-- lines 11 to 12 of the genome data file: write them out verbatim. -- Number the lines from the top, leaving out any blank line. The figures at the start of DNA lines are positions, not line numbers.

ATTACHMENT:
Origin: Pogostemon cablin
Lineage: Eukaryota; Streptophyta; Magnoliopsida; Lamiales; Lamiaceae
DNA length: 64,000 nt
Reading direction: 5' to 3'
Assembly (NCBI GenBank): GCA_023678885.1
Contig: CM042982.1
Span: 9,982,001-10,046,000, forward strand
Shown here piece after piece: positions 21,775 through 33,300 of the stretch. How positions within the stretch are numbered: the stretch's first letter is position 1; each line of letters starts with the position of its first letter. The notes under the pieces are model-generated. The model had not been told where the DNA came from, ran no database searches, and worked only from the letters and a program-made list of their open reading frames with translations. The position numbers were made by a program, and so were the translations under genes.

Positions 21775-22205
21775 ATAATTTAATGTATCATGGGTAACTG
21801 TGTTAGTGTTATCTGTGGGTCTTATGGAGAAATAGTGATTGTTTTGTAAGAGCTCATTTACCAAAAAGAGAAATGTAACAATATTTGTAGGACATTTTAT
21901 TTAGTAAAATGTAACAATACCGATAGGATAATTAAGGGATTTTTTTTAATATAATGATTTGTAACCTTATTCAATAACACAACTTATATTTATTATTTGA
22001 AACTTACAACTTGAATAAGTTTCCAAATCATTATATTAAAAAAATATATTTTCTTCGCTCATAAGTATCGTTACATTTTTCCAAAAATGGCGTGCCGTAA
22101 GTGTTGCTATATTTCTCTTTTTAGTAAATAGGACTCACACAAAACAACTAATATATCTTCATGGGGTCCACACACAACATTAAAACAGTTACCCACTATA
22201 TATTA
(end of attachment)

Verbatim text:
21801 TGTTAGTGTTATCTGTGGGTCTTATGGAGAAATAGTGATTGTTTTGTAAGAGCTCATTTACCAAAAAGAGAAATGTAACAATATTTGTAGGACATTTTAT
21901 TTAGTAAAATGTAACAATACCGATAGGATAATTAAGGGATTTTTTTTAATATAATGATTTGTAACCTTATTCAATAACACAACTTATATTTATTATTTGA